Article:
BLACKHAWKS WATCH (2): It would be hard to imagine Patrick Kane playing somewhere other than in a Blackhawks’ uniform, given how the organization has made both him and Jonathan Toews the centre-piece of their marketing program. Kane has had an up-and-down time of it since scoring the winning goal in Game 6 vs. the Philadelphia Flyers in the spring of 2010. That goal capped a 28-point playoff, which followed an 88-point regular season, all at the age of 21. The sky seemed the limit. But last year, he slilpped to just 73 points and this year, he was down again – to 66. Kane suggested his slow start was the result of off-season wrist surgery (and gave that as a reason for why he declined to play for Team USA at the world championships). Kane played all three forward positions for the Blackhawks and had two separate turns at centre, one before Toews’ injury, once after. Kane largely struggled in the face-off circle, but otherwise, playing centre seems like a natural fit for someone of his puck-handling abilities. He apparently is amendable to playing there again next season; and if that’s the way the Blackhawks go, it would make life easier for general manager Stan Bowman, since about half the league is searching for centres who can play on the top two lines and they’re really aren’t a whole lot of them available on the open market.
STUART LIKELY ON THE MOVE: There have been hints, all season long, that defenceman Brad Stuart would likely part ways with the Detroit Red Wings once his contract expires in July, not for professional, but for personal reasons. For the past four years, while Stuart has played in Detroit, his wife and children have stayed behind in California. It’s not a situation he wants to see continue. The question will be, is there a landing place for him among the three California teams? He has already played for the San Jose Sharks and the Los Angeles Kings, so that would suggest the Anaheim Ducks might be at the top of the list, a team that has two excellent young rearguards (Cam Fowler, Luca Sbisa) that might benefit from having someone with Stuart’s experience and pedigree. The Ducks are also committed to veterans Lubomir Visnovsky and Francois Beauchemin, so they some depth there and it may well be a dollars issue. Once the Los Angeles Kings finish up the season, they’ll need to assess whether Stuart – who played for Darryl Sutter years ago in San Jose - might be a fit too.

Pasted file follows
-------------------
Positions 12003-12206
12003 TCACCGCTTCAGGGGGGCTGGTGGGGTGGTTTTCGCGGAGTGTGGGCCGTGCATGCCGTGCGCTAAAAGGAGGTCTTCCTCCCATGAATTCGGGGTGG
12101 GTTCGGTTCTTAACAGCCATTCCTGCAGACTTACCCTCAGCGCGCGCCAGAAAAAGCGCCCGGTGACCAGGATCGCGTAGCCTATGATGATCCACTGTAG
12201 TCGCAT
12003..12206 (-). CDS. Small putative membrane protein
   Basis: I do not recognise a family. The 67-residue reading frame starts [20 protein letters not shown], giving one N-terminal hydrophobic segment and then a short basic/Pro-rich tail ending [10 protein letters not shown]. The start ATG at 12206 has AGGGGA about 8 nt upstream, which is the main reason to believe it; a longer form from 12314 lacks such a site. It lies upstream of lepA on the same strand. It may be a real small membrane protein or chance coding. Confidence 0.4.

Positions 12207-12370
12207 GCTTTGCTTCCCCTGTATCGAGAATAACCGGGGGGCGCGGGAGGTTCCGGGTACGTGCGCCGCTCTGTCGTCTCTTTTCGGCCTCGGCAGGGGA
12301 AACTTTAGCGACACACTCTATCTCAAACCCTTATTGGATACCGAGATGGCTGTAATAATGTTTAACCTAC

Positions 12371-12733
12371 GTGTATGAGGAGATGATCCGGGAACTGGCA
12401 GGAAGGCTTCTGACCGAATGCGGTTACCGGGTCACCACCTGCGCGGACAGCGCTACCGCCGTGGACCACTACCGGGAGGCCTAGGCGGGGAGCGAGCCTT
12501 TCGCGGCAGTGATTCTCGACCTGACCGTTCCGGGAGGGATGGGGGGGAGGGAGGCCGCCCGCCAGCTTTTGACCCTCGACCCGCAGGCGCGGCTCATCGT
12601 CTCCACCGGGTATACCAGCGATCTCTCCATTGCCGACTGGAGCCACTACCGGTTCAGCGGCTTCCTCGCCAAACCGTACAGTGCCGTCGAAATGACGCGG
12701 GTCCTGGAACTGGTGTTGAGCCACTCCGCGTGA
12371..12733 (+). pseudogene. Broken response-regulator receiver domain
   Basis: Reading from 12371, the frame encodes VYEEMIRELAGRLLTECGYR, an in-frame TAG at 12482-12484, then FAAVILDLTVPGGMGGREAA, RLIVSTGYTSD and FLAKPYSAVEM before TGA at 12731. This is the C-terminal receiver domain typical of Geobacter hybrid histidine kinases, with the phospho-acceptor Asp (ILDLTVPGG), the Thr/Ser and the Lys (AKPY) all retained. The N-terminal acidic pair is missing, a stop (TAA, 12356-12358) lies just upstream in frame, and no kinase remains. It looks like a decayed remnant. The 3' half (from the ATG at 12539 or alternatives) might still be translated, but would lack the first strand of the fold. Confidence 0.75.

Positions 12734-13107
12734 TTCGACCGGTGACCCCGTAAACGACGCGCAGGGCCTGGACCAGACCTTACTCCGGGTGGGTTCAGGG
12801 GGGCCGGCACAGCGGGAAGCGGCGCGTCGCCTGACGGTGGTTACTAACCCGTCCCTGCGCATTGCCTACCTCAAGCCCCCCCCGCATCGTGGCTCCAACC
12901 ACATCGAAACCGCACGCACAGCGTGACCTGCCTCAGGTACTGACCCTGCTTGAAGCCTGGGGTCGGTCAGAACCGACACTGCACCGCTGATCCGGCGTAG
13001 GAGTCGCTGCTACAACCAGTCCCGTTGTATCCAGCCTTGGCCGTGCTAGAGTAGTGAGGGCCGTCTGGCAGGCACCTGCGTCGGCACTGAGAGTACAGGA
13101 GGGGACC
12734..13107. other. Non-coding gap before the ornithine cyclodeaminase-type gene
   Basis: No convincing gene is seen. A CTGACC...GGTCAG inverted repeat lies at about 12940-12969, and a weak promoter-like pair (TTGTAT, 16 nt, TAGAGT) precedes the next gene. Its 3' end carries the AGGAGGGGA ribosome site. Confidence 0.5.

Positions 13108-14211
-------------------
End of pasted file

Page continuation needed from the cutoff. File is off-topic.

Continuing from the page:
“I love it here,” Stuart said to the Macomb Daily. “If it was a purely hockey decision, I would stay. But I’ve got other things to consider and factors other than just hockey. Those are things I guess I’ll have to figure out in the next month and a half.”
AND FINALLY: While three of the four Eastern Conference playoff series went right down to the wire, the Philadelphia Flyers were essentially enjoying a week off, getting the usual number of yucks from goaltender Ilya Bryzgalov, but mostly, allowing their injured players to heal and get ready for the second round. A lot of the batter bruised among them, including Daniel Briere and Jaromir Jagr, skipped practices, while a couple of injured defencemen, Nicklas Grossman and Andrej Meszaros, inched closer to a return. Grossman played four of six games against the Pittsburgh Penguins; Meszaros has yet to be activated for these playoffs because of surgery. Up front, a key ingredient could be James van Riemsdyk, who played minimally (7:08) in two games after returning to the line-up from a broken foot. Van Riemsdyk had a difficult injury-filled year (a concussion sidelined him early, limiting him to 24 points in 43 games, not the sort of production the Flyers imagined after van Riemsdyk broke through last spring with seven goals in 11 playoff games. Nothing can salvage a mediocre regular season like a quality post-season, and van Riemsdyk will get that chance – likely on a line with Matt Read and Jakob Voracek – starting in the second round.